A multi-award-winning experience of what it’s like to live in constant fear, from rookie Hungarian director László Nemes
Shrugging off hype and the Mercury curse, the folk wonder proves she's no flash in the pan. Birmingham (November 9)
Tonight’s show is a shining example of how she just plain tried harder than everyone else in music today.Mixing embryonic new songs with album tracks that sound so distant from their recorded counterparts it’s breathtaking, she earns every bit of adoration the crowd lavish upon her. She’s louder too: a Patti Smith-folk snarl sneaks into ‘You’re No God’. For a girl so shy she later won’t have her picture taken without her bandmate sitting in his pants in the background to deflect the embarrassment, it’s miraculous. ‘Ghosts’ is now a ballsy stomp with her band as tight as their stage props budget (one solitary ship’s wheel). It’s when she plays alone, though, that she really shines. If she paused in the middle of ‘Night Terror’ and suggested the audience start sawing their arms off they’d be dreamily hacking through sinew before they’d even thought twice.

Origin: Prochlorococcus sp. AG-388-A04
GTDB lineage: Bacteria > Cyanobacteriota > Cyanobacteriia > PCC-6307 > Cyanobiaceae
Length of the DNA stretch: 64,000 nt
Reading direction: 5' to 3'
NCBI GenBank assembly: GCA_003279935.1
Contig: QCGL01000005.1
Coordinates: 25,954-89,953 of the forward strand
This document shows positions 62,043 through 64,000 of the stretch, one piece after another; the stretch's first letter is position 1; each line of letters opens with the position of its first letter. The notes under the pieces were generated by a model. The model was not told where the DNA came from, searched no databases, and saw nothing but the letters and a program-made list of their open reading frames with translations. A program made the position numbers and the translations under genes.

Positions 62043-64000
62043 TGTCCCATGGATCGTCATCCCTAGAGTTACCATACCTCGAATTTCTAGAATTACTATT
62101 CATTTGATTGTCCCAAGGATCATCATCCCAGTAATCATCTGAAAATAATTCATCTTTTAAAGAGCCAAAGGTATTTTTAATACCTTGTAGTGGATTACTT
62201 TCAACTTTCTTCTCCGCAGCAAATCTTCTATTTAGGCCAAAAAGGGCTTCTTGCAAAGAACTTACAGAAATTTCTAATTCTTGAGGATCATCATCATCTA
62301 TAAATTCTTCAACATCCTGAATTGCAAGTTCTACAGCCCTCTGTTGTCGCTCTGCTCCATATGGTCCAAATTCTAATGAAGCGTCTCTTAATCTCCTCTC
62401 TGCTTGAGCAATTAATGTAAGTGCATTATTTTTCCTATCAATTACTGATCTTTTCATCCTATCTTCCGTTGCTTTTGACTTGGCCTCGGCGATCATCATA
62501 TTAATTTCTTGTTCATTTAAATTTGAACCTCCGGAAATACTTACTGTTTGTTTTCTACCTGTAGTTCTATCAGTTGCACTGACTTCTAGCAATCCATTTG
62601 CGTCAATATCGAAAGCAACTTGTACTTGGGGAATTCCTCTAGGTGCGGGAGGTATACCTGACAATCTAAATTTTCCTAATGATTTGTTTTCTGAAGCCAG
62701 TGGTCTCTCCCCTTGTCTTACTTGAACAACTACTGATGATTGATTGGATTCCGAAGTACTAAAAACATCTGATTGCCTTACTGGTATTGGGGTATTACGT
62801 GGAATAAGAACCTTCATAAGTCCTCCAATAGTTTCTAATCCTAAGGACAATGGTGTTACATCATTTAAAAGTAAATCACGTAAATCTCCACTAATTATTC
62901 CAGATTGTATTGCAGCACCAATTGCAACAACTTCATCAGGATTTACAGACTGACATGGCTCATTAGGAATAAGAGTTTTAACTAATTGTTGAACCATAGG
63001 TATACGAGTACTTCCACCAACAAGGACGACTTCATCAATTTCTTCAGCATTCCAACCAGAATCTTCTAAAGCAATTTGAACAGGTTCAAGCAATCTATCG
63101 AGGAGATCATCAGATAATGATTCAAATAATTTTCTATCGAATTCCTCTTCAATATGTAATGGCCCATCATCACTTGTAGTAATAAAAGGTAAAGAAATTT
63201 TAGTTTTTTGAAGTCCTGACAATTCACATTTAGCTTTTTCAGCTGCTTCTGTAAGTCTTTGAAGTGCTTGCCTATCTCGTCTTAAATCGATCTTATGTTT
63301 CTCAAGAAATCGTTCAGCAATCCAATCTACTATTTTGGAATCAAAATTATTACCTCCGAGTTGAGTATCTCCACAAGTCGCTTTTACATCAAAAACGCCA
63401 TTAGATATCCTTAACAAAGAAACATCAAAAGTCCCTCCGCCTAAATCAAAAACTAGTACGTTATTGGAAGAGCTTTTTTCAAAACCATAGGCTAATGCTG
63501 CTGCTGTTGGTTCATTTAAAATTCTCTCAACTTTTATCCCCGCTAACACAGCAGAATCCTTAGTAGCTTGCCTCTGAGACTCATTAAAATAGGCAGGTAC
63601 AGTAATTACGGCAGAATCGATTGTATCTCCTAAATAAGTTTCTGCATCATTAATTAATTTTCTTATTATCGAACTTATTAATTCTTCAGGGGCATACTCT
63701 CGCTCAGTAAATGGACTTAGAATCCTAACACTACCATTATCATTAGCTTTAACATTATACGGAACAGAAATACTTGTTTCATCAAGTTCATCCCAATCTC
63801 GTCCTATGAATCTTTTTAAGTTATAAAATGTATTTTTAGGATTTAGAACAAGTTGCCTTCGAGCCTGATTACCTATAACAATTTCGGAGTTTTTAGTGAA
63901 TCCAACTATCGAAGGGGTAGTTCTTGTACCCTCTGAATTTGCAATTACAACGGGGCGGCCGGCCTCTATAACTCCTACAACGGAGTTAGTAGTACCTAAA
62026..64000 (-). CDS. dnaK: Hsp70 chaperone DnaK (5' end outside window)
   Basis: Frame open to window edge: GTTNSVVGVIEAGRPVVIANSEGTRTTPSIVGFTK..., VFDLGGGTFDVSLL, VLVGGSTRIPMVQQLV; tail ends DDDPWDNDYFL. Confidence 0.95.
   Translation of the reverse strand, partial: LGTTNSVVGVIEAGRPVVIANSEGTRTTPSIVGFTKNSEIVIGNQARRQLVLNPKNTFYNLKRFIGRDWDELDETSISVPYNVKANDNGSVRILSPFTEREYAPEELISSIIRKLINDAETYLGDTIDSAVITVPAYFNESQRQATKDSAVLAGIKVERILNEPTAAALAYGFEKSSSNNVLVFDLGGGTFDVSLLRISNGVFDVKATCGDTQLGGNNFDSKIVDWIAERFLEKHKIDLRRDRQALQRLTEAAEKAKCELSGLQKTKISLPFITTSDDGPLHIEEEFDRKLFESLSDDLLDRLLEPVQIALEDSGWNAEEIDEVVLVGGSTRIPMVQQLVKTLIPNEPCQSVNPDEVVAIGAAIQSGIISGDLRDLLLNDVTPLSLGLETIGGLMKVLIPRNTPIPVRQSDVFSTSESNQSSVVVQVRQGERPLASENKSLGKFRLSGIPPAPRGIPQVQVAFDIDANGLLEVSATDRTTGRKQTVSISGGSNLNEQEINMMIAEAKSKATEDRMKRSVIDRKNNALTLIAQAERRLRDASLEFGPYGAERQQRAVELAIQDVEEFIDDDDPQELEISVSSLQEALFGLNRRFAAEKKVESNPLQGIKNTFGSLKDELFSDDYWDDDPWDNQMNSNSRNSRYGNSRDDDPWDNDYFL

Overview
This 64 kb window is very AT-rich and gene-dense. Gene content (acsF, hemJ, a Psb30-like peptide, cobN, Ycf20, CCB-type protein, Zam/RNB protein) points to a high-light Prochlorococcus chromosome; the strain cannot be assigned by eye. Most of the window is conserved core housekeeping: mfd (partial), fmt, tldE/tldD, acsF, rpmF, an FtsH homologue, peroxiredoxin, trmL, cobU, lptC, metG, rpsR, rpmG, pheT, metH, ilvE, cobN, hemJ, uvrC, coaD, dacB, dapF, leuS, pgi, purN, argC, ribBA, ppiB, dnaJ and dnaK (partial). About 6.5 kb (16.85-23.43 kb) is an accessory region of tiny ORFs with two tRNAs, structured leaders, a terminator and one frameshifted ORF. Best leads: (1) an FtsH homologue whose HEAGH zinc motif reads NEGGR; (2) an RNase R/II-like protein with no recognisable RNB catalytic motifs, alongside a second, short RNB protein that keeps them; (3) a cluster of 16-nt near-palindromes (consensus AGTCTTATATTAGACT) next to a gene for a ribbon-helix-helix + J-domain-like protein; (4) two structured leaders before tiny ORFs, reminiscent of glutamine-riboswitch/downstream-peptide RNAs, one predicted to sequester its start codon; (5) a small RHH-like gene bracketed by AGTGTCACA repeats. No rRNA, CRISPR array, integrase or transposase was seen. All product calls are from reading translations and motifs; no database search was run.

All this encapsulates why she became one of the darlings of the underage revolution, not a hapless trendster adding Jo Whiley on MySpace at three in the morning with tears in her eyes. Now old people come to her gigs – actual old people. There’s a woman standing in front of us tonight in the packed-out Glee Club who must be in her 70s and she’s here because Laura Marling means something. That is fucking brilliant. Pay attention Tony Sony, the world is clamouring for substance. Whoever judged the Mercurys needs their head seeing to.
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